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Radio Caroline - HistoryRonan O'Rahilly

Radio Caroline’s founder, Ronan O'Rahilly, was the rebellious son of a wealthy Irish businessman. His father, Aodhogan O'Rahilly  had operated, amongst other ventures, the Preston-Greenore ferry service on behalf of British Railways and subsequently purchased the port of Greenore when that  service was discontinued. O'Rahilly's grandfather had been killed while charging a British machine-gun post in Dublin during the 1916 Easter uprising.

Ronan himself  had come to London in the late 1950s and joined an acting school- Studio 57. In the early 1960s he had  also become involved in  running the Scene Club in Great Windmill Street at the heart of London's Soho district  promoting records for the Ric Gunnel Agency and managing groups such as Blues Incorporated, which at that time  included Mick Jagger and Charlie Watts, later of the Rolling Stones.

Ronan O'Rahilly  was working, without much  success, to try and promote one of his artists, Georgie Fame, on the established radio stations - Radio Luxembourg and the BBC Light Programme. It has become an offshore radio legend that after a fruitless meeting in 1962 with senior executives of Radio Luxembourg in London O'Rahilly concluded that the only way to secure airtime for artists who were  not  signed up by the major record companies, was to start  his own radio station.

Having explored and rejected for various reasons the possibility of hiring the transmitters of a foreign based broadcaster to launch his own radio station the idea of offshore radio appealed to him as a possible solution. Ronan O'Rahilly was aware of the concept of offshore radio stations - he had learned about the Voice of America ship Courier operating off the Greek coast and the hugely successful Dutch offshore station, Radio Veronica.

Allan Crawford (then planning Radio Atlanta)  knew O'Rahilly through a group of mutual acquaintances  and the offshore radio station idea was discussed by the two men. At that point O'Rahilly himself could not provide financial backing for Crawford, but took him to Ireland where he introduced him to his father and showed him the port of Greenore. During the course of this meeting with O'Rahilly's father Crawford made available the results of research he had carried out for Project Atlanta into the feasibility of operating an offshore radio project off the British coast.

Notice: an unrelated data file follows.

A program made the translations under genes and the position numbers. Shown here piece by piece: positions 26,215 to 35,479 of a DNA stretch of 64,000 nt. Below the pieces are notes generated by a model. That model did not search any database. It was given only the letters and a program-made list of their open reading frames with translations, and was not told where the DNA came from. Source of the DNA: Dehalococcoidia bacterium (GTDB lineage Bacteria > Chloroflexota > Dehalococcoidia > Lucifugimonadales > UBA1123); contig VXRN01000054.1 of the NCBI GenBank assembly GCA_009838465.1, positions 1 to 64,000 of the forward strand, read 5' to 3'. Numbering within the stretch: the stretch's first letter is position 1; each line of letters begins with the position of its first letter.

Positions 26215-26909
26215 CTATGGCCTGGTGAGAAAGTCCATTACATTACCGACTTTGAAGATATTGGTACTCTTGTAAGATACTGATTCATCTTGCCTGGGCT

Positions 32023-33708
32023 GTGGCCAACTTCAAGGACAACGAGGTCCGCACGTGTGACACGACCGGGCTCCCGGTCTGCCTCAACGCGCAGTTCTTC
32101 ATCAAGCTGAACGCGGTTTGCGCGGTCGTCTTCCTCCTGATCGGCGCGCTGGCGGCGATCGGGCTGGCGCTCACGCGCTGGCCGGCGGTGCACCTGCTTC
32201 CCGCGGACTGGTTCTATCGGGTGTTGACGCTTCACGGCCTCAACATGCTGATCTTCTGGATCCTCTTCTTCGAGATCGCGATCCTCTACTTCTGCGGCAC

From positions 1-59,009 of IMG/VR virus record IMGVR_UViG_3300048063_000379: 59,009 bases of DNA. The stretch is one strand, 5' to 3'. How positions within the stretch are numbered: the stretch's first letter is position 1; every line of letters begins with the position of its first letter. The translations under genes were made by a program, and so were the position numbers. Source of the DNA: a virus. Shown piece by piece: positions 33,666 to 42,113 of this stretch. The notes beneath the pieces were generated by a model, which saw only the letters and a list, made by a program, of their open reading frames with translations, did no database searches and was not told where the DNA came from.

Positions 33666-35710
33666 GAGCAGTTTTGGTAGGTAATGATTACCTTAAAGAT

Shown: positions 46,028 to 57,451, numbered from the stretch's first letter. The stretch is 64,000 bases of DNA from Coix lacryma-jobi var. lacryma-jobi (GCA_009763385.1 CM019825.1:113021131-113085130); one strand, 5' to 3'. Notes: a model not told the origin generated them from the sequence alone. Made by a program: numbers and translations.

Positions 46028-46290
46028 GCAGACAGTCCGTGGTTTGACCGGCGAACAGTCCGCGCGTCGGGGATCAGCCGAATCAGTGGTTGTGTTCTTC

Ronan O'Rahilly led Crawford to believe that both of them could co-operate and launch two offshore radio stations - one to serve the south east of England (operated by Crawford) and the other to serve northern England and Ireland (operated by O'Rahilly). However, O'Rahilly maintained a hidden agenda. Using the information in Crawford's market research material he set about raising funding to launch his station first and steal the lucrative London and south east England market from Crawford's Project Atlanta.

Project Atlanta had commissioned technical research documents and marketing profiles which showed  the expected  reception  area and  anticipated  audience  levels for a radio station anchored off the  Essex  coast. Armed with a copy of these documents O'Rahilly approached likely backers, conveying the impression that the research had been carried out for his oJocelyn Stevenswn station.

Eventually he managed to raise capital from English, Irish and Swiss sources to get the project started, using a holding company,  Planet Productions Ltd. One backer was Jocelyn Stevens  then owner of the influential glossy magazine Queen, whose offices in London's Fetter Lane were used as a temporary headquarters by Planet Productions Ltd. while the radio station project was launched.

Once sufficient funding had been arranged Ronan O'Rahilly engaged shipbrokers to find a suitable ship on which he could house the new radio station. Eventually, in Rotterdam they discovered a suitable vessel, an ex-Danish passenger ferry, Fredericia.

Planet Productions leased thFredericia as a Danish passenger ferrye vessel from a Swiss registered company - Alruane - and she  sailed from Rotterdam on 13th February 1964 heading for Greenore in Ireland, the port owned by O'Rahilly's father. Because of the O'Rahilly family's control over the port work to equip the Fredericia (now re-named Caroline) for her new role could be carried out there in great secrecy.

Although the port's workforce kept silent about the nature of the ship's conversion it was not long before the town's residents noticed the huge aerial mast growing to its 165' height and the local newspaper sent a reporter down to Greenore to investigate the mystery ship.MV Caroline in Greenore

With natural Irish charm the O'Rahilly family circulated a story that the ship was a marine research vessel and needed the tall mast to help it search for deep sea sponges! Satisfied that he had obtained an explanation for the unusual work being carried out on the ship the reporter left Greenore and his paper printed the story.

So convincingly was this cover story put across that there was little further speculation about the true nature of the activity surrounding Caroline or of her future role. The later arrival of Allan Crawford's Mi Amigo to have a similar tall mast installed consequently raised few enquiries from local residents or the media, although once Radio Caroline had actually come on the air interest in the Mi Amigo at Greenore became more intense.

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MV Caroline being fitted out in Greenore

Ronan O’Rahilly

Jocelyn Stevens

The Fredericia in her days as a Danish passenger ferry


News Stand

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